Overview: How do we know what is “true” in ecology? How can we research and understand the ecology of coastal vertebrate species to inform conservation? Why do coastal wildlife species occur in one place, but not another? Ecological insights and conservation decisions are only as good as the data that fuel them, but coastal wildlife species offer unique challenges to data collection and analysis.
Research Methods in Coastal Wildlife takes students through all the steps of ecological research: (1) forming good, testable questions; (2) turning questions into hypotheses; (3) creating sampling designs; (4) statistical tests of hypotheses; and (5) seating results into the body of ecological theory. Moving daily from classroom concepts to boat-based field work, this is more than a whale-watching course; we will discover the interacting abiotic and biotic processes affecting the distribution of marine mammals and seabirds. Informed by lectures on spatial ecology, mammalian ecology, and conservation biology – with a focus on the practical realities of conservation management – we will conduct boat-based sampling to implement the concepts we learn. RMCW is equal parts ecological theory, field data collection, and statistical modelling using the latest techniques for studying coastal wildlife distributions. We will work together using student-led seminars, peer teaching, and group research projects to design, collect, analyze, and interpret ecological data.
Research Skills: You will learn ecological principles of species distributions, and the latest survey and analysis methods for wildlife. We will be using R for data analysis – a flexible, open-source statistical program you will encounter frequently as an ecologist, so why not learn it now? We will take you from a brief refresher of parametric statistics basics through more advanced methods, including regression for non-normal distributions, generalized linear mixed models, and multi-model selection. As one student put it: “No one has ever taught me statistics like I’m a human before.” This is our objective.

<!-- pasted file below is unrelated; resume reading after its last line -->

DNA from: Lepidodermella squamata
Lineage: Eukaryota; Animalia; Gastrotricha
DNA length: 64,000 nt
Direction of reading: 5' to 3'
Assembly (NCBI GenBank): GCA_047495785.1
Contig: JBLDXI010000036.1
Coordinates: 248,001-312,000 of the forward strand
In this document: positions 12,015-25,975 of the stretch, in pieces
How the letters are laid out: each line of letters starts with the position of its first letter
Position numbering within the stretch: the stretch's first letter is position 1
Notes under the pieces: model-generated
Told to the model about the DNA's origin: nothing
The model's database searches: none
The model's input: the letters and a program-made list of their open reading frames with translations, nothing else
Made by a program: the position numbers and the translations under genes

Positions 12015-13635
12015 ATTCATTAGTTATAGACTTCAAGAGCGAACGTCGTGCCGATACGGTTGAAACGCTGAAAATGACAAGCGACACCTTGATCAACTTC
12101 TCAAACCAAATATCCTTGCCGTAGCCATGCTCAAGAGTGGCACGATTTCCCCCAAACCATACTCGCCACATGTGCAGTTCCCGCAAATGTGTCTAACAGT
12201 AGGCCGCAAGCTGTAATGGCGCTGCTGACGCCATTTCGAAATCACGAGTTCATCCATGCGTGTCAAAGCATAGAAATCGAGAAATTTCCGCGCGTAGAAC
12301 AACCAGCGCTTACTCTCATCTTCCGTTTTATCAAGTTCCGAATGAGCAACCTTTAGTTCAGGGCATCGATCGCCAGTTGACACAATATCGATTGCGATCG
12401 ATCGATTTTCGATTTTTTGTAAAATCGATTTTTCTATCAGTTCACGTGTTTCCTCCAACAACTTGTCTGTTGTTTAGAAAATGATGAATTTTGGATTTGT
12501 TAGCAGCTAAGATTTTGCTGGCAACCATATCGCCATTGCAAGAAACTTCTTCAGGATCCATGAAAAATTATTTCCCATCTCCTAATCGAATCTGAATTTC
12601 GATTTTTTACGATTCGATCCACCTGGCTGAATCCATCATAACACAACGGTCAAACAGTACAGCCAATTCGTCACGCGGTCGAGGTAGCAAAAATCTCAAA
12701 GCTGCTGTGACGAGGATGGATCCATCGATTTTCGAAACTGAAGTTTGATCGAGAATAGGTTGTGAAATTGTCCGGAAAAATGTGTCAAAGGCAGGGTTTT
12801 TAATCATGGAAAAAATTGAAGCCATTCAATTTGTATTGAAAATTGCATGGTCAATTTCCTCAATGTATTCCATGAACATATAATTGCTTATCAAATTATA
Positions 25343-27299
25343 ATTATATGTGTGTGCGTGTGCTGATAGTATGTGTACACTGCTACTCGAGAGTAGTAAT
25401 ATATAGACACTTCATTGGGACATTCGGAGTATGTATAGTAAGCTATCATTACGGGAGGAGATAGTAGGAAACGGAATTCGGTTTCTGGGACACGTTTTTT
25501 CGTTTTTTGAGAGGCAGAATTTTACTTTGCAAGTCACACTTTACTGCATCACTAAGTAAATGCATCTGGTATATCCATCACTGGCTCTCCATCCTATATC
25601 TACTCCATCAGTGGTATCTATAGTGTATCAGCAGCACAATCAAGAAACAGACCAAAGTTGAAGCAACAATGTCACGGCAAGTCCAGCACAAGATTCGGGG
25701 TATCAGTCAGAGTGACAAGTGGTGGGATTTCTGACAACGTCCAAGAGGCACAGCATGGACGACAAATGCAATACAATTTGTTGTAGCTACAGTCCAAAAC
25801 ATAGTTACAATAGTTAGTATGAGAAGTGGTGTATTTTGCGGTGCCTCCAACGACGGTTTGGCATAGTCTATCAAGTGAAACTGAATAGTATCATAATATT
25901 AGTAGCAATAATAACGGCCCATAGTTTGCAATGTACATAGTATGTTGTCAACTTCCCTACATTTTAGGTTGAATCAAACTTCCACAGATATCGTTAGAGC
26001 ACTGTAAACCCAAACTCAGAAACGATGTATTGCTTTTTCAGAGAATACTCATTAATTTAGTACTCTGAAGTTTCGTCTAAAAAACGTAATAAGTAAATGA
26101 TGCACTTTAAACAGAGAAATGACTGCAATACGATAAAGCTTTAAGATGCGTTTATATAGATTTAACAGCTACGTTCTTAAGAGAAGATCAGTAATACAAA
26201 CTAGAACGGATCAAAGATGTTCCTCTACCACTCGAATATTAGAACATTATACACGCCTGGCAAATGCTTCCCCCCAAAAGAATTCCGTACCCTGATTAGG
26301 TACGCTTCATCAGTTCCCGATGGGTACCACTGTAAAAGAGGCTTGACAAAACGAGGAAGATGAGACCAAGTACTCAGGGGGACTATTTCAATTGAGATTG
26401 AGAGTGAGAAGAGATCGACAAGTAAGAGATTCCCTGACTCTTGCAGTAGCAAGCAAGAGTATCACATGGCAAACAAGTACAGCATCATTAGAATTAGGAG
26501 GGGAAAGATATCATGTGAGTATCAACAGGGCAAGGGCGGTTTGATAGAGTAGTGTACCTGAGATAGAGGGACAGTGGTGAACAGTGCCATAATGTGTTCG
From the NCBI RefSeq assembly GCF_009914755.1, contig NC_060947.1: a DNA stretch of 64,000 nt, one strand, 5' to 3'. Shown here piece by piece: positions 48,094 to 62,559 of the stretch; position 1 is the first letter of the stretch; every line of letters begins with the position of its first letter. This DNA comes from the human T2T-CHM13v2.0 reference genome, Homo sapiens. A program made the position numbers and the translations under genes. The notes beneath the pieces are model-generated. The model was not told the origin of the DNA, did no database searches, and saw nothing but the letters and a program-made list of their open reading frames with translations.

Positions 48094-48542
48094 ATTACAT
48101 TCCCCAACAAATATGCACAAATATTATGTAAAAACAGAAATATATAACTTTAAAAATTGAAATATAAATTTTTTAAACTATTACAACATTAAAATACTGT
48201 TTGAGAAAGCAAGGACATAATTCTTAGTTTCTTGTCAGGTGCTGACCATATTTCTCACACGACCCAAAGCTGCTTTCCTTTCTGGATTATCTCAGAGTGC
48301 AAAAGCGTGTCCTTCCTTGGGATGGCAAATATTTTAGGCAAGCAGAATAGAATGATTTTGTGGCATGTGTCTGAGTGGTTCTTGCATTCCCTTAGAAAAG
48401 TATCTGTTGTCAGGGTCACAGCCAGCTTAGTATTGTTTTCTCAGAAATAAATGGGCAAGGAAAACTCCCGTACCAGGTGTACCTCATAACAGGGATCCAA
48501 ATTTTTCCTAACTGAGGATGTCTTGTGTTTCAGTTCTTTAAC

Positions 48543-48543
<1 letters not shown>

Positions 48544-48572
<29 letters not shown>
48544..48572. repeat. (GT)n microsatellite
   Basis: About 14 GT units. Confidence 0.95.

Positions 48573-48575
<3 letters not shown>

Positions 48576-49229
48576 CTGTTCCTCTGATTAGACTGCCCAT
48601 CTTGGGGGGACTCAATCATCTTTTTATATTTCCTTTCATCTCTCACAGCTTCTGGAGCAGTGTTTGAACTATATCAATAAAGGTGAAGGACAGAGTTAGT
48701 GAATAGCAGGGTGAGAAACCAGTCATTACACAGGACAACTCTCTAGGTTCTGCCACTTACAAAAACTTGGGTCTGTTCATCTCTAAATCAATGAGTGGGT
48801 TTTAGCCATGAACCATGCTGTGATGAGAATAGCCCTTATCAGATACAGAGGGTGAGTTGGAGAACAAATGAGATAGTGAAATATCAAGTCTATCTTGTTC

Practical Skills: Scientific method from question formation, experimental design, surveying, analysis, and interpretation. We will use cutting-edge techniques, recently developed, that promise to be in future demand. Moreover, they are fun when done right. The ecological concepts we discuss will provide a solid basis for anyone interested in continuing in ecology as a consultant, researcher, or manager. Peer teaching sessions will help you practice working in groups (as almost all work is done in the real world), as well as your public speaking skills.
Prerequisites: Third year standing in biology, intro ecology, and intro statistics, or instructor permission. Students without a good statistics background must be prepared to do some background legwork before arriving.
Physical Requirements: We will be outside for at least part of most days. The surveys are largely boat-based; these surveys in tidal waters can be choppy, so students must be comfortable in boats. Additional field trips may require hiking through rain forests, walking in rubber boots along slippery rocky intertidal zones, and getting in and out of boats.
Boat Use: All our field work is boat-based, and you will be given the opportunity to drive boats yourself. Boat driving is strongly recommended but not required. Students who wish to drive boats at BMSC must hold a PCOC and valid first aid certificate and will participate in an introductory boat check-out on the first day of orientation.
Textbook: None; readings will be provided.